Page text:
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Private Mailing Cards 1898

 
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Posted 03/27/2022   1:34 pm  Show Profile Bookmark this topic Add Scotty19 to your friends list Get a Link to this Message
In 1898, Congress passed an act allowing private printing companies to produce postcards with the statement "Private Mailing Card, Authorized by Act of Congress of May 19, 1898." The words "Private Mailing Card" separated privately printed cards from the US government printed cards. Writtten messages were not allowed on the address side as indicated by the words "This side for the Address," or slight variations of this phrase. However, if the front of the postcard did not contain an image, it could bear a larger message. If the front did have an image like this example, one could use the smaller white areas for a small message, as shown here. This government approved move into allowing more picturesque postcards lasted only a brief 3 years.

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Posted 03/27/2022   2:10 pm  Show Profile Bookmark this reply Add John Becker to your friends list  Get a Link to this Reply

Quote:
This government approved move into allowing more picturesque postcards lasted only a brief 3 years.


I am confused. What happened then? Where are you getting this information?
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United States
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Posted 03/28/2022   12:08 pm  Show Profile Bookmark this reply Add Scotty19 to your friends list  Get a Link to this Reply
The following chronology was from an internet page of the Chicago Postcard Museum where they list major dates and facts related to those chosen dates. By 1901 it seems the post office would allow cards merely stamped "Post Card" to move through the mails at the same basic one cent stamp rate as Government issued cards enjoyed.
So the doors were thrown wide open to street scenes, art works, famous personages, in fact almost anything that could be photographed or drawn. Sadly, this included postcards in the United States made at racially motivated lynching's in these early years.

Quoting from the Chicago Postcard Museum web site...
1898, May 19: private publishers and printers allowed to produce postcards. Senders had to attach a 1 stamp. Manufacturers required to print the words "Private Mailing Card" on the back of the card. Changing design features can help approximate dating of these cards Messages were not allowed on the address side (the back) of the Private Mailing Card, so some small blank area was often left on the front/picture side for writing short messages. Further information printed on the back of the card included "Authorized by Act of Congress of May 19, 1898", "This side is exclusively for the Address" and often "Postal Card - Carte Postale", indicating the card might be sent abroad.

1901: The labeling on the back of the postcard changed from "Private Mailing Card" to "Post Card". Messages were still not allowed on the back with the message. The back was undivided by a line.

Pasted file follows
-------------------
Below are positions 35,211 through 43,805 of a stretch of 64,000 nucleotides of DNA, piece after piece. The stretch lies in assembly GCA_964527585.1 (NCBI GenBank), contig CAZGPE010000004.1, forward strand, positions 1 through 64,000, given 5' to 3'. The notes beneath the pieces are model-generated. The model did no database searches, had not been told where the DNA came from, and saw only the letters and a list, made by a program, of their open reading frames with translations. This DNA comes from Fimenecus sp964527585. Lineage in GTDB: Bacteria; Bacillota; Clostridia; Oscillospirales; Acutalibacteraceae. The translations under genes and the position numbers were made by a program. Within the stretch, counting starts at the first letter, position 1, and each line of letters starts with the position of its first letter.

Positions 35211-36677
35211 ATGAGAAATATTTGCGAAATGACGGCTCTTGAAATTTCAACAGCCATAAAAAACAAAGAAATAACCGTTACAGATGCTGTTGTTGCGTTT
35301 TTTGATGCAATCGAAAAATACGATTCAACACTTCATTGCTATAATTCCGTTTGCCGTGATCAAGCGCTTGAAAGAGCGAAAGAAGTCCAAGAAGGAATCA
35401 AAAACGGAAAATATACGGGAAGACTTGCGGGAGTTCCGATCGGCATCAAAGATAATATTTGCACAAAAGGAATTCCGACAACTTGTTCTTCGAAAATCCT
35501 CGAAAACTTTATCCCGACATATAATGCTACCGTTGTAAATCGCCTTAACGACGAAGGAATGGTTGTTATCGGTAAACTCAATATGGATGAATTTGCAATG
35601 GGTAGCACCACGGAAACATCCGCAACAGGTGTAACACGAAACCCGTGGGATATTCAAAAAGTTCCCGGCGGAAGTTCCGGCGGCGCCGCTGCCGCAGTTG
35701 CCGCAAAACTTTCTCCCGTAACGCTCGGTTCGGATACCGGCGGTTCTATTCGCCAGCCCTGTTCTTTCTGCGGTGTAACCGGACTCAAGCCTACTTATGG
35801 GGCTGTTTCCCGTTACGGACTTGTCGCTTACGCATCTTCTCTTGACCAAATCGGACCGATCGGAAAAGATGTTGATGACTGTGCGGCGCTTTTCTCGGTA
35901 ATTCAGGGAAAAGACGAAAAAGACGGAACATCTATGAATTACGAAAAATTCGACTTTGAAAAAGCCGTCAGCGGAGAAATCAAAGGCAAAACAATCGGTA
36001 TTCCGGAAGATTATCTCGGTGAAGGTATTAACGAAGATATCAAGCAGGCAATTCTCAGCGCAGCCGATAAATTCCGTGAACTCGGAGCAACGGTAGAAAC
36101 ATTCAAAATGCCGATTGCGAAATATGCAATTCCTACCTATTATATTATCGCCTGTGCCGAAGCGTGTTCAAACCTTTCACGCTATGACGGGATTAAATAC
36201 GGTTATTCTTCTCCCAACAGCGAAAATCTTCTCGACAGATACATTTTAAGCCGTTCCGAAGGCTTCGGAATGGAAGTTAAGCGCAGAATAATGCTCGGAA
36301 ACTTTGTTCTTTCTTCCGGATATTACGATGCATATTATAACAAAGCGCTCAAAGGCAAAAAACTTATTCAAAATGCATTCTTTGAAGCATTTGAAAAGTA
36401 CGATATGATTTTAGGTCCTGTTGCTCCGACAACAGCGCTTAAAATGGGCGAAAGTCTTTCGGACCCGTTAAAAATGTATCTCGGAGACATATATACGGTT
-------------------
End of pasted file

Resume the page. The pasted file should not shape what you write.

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Posted 03/28/2022   2:07 pm  Show Profile Bookmark this reply Add littleriverphil to your friends list  Get a Link to this Reply
Which side of a Post card is the front?

http://goscf.com/t/75196

It looks as if the card in the 1st post was faced and canceled by a machine.
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Edited by littleriverphil - 03/28/2022 2:12 pm
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Posted 03/28/2022   2:53 pm  Show Profile Bookmark this reply Add John Becker to your friends list  Get a Link to this Reply
It is unfortunate the Chicago Postcard Museum does not build their definitions and history directly from quoted postal rules and regulations. I fail to see how a slight change in address-side terminology in 1901 changes the level of illustration on the picture side to "throw the doors open", as I have illustrated cards from the 1898-1901 period. It is clear they are writing from a blindered postcard standpoint.

As a disclaimer related to the linked thread above, I am one who believes the address/stamp are on the FRONT of any mail piece whether envelope, postal cards, or postcard.

Slight clarification. The card in the original post was *manually* faced, then run through the canceling machine.
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Posted 03/30/2022   3:33 pm  Show Profile Bookmark this reply Add Scotty19 to your friends list  Get a Link to this Reply
John,
If I am understanding your post correctly, you have a good number of postal cards from the 1898-1901 period that were privately produced and are without the "Authorized by act of Congress..." added to the card.
Is that correct?
Scotty
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Posted 03/30/2022   5:27 pm  Show Profile Bookmark this reply Add John Becker to your friends list  Get a Link to this Reply
I have a small number of picture cards used in the fall of 1898 which are inscribed "Souvenir Card", although under the stamp the text is "if other side contains writing use 2-cent stamp, otherwise 1 cent." Thus instructed/posted as if they were printed matter, third class mail, I believe.
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